We’ve lived so long under the spell of hierarchy—from god-kings to feudal lords to party bosses—that only recently have we awakened to see not only that “regular” citizens have the capacity for self-governance, but that without their engagement our huge global crises cannot be addressed. The changes needed for human society simply to survive, let alone thrive, are so profound that the only way we will move toward them is if we ourselves, regular citizens, feel meaningful ownership of solutions through direct engagement. Our problems are too big, interrelated, and pervasive to yield to directives from on high.
—Frances Moore Lappé, excerpt from Time for Progressives to Grow Up

Tuesday, April 5, 2016

It’s not just Europeans who will feel the consequences of TTIP

Click here to access article by Diane Abbott from New Statesman (Britain).
As more is revealed about the Transatlantic Trade and Investment Partnership (TTIP), it is clear that it has little to do with improving trade. If implemented corporations will have the power to force governments to put corporate interests above the needs of their own citizens.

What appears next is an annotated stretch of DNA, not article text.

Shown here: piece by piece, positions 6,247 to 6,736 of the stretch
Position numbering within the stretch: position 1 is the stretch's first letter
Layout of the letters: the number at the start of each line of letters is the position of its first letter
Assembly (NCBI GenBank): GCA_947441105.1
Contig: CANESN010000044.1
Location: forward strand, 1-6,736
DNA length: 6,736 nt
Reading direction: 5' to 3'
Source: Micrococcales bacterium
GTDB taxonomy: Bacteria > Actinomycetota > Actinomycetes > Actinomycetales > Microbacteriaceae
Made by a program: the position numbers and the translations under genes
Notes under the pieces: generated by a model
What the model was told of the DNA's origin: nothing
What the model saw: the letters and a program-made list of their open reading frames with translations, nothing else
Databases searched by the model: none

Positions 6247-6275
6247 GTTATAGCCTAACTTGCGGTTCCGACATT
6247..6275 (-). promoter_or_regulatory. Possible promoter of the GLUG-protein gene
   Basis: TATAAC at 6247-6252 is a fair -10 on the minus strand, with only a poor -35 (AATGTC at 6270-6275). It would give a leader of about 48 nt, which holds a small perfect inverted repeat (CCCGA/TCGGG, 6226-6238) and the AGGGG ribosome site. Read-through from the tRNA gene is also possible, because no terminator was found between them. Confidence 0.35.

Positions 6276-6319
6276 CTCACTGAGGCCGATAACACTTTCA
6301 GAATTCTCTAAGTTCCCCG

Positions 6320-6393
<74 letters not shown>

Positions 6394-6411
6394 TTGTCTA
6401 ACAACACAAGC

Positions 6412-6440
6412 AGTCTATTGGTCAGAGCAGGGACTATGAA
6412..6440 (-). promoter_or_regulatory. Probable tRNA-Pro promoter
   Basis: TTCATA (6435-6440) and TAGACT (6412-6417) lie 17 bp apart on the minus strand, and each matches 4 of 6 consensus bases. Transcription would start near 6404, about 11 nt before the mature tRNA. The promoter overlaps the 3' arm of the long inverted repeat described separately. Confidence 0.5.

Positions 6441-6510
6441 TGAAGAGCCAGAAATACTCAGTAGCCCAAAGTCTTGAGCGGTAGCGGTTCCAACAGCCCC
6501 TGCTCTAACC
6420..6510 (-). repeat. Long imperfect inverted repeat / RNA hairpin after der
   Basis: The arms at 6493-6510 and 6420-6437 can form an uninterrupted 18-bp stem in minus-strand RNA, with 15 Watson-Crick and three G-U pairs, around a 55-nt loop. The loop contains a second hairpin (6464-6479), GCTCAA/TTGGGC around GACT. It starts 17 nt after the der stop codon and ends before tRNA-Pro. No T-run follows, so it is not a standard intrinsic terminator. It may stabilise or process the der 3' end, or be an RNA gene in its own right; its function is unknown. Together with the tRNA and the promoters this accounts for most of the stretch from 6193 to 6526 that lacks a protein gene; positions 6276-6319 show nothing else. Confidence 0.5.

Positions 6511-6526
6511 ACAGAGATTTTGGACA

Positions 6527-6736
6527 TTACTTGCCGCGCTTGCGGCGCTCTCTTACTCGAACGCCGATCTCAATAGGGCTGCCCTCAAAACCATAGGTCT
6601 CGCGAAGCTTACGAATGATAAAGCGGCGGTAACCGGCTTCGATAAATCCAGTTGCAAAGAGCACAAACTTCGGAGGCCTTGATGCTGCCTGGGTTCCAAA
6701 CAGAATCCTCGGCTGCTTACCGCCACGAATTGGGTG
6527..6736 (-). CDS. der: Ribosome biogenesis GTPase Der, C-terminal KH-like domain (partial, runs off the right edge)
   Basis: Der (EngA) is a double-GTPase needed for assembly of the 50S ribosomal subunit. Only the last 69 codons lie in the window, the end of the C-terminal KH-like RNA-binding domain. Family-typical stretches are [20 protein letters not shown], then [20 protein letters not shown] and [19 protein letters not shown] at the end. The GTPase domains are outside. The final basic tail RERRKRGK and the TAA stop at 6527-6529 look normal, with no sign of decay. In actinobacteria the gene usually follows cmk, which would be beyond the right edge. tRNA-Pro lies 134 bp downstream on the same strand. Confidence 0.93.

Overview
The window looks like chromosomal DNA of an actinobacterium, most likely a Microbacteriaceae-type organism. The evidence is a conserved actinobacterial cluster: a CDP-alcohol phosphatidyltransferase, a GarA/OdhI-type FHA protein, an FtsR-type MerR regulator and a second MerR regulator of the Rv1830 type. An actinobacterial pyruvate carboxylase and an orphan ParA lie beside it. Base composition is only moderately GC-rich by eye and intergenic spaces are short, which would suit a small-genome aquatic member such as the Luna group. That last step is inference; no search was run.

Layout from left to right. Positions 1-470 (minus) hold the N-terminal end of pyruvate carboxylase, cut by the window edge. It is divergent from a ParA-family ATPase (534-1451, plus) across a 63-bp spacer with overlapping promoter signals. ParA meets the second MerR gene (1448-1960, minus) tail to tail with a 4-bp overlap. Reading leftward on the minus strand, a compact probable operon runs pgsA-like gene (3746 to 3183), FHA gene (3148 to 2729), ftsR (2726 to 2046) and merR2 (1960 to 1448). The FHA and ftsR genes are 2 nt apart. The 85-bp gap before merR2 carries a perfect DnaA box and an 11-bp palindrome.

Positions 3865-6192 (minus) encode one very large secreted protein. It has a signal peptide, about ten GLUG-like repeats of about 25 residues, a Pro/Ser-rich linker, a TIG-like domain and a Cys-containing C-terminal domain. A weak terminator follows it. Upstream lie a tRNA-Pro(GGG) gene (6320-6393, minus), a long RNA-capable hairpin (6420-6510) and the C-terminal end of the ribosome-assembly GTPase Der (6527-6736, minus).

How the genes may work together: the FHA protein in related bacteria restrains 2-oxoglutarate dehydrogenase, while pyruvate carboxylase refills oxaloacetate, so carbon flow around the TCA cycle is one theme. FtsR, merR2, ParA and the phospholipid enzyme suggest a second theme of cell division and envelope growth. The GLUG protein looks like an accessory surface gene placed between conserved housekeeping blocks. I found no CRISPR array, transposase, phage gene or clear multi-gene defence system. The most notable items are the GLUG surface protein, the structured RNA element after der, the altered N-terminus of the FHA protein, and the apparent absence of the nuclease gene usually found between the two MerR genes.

From labour protection to public health, corporations are using the a rapidly-growing private justice system known as Investor-State Dispute Settlements, the proposed enforcement mechanism for TTIP, to sue governments for anticipated lost future profits incurred from the passage of democratically-decided regulation.

If it sounds dystopian, that’s because it is.
All of these neoliberal trade treaties also include the poison pill of the Investor-State Dispute Settlements section.

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